Click photo to enlarge
In this photo taken Wednesday Aug. 31, 2016 Laurie Loosigian of Apple Annie's Orchard looks at the few apples she has, in Brentwood, N.H. For apples in New England, this year's batch is a bit smaller for many farmers as they struggle with a drought affecting most crops. (AP Photo/Jim Cole)

CONCORD, N.H. >> Unlike last year's bumper crop for apples in New England, this year's batch is a bit smaller for many farmers as they struggle with abnormally dry and drought conditions.

There are still enough apples to go around at most pick-your-own operations, some of which opened this holiday weekend. But some farms are not offering that this year and are taking their apples directly to market. Even before the dry weather, higher-than-normal temperatures in February and March, followed by a cold spell in April, challenged the crop.

Lorraine Merrill, New Hampshire's Commissioner of Agriculture, said fruit and vegetable growers have the capability to irrigate their crops and have kept a steady supply.

Farmers in northern New England have fared better than those in the southern part of the region, because they received more rain.

"By the grace of God, we still have a nice crop out there," said Dan Hicks, owner of Sunnycrest Farm in Londonderry, New Hampshire, which opened its pick-your-own operation this weekend. The farm is located in an extreme-drought area of the state.

In southern Maine, the Giles Family Orchard in Alfred opened this weekend with early varieties. Overall, the size of the crop and the size of the apples are good, so everything looks great, said Frank Boucher, one of the owners.

But knock on wood, he said.


"We never count our blessings until they're all inside the building, because a hurricane or heavy wind could come along. Mother Nature can throw anything at us between now and October," he said.

In Brentwood, New Hampshire, Laurie Lossigian, who runs Apple Annie's Orchard with her husband, said the early warmth this year followed by the April cold caused some damage. "We can't do pick-your-own because apples we have are higher in the trees, so the frost took more of the lower apples."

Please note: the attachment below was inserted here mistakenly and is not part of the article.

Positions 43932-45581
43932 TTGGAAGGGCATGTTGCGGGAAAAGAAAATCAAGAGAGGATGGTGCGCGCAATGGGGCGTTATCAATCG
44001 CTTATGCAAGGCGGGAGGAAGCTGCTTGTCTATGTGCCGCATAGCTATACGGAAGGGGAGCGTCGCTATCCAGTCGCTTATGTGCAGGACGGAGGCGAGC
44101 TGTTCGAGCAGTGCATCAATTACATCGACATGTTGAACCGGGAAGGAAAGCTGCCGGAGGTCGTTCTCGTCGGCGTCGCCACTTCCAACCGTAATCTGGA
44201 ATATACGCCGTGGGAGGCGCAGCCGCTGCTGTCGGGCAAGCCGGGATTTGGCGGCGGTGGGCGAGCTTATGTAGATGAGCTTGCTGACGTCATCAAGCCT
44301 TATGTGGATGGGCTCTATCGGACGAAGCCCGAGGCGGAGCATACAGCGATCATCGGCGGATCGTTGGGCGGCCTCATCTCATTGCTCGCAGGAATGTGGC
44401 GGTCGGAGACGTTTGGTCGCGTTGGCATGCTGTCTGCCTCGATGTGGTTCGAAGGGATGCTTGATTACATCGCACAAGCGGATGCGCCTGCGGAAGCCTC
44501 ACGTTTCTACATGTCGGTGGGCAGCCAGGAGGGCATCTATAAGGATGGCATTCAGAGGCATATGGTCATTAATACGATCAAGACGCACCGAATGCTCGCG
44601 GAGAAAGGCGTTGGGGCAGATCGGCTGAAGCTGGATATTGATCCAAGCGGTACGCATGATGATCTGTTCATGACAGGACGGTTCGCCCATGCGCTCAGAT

In Vermont, Steve Justis, executive director of the Vermont Tree Growers Association, estimated the state's crop will be down about 15 percent from last year's bumper crop, but it's still a little early.

The hot weather may be causing some apples to drop off trees early, said Greg Burtt, who with his wife owns Burtt's Apple Orchard in Cabot, Vermont. The 10-acre pick-your-own orchard has gotten plenty of rain and some early varieties are ready for picking, he said.

"They're growing pretty big for us," he said of the apples.

The dry weather has affected Massachusetts and Rhode Island, too. In Rhode Island, apples are available a bit earlier than in previous years. Jon Clements, a fruit specialist at the UMass Extension, expects the Massachusetts crop to be about 15 to 20 percent below average. He said that's not necessarily a bad thing, because in years when Massachusetts orchards overproduce, they are sometimes left with an excess of apples that they can't sell.

George Krivda of the Connecticut Department of Agriculture said "it's not scientific," but people feel when the apples are a little smaller, "they become more flavorful" because the fruit becomes more concentrated.

He noted that Connecticut was affected differently by drought conditions. The northern part of the state experienced very little rain deficit, compared to the southern part of the state.

"Each orchard could tell its own story based on its own micro-climate," he said. "It's case-by-case. There is no black and white, universal answer."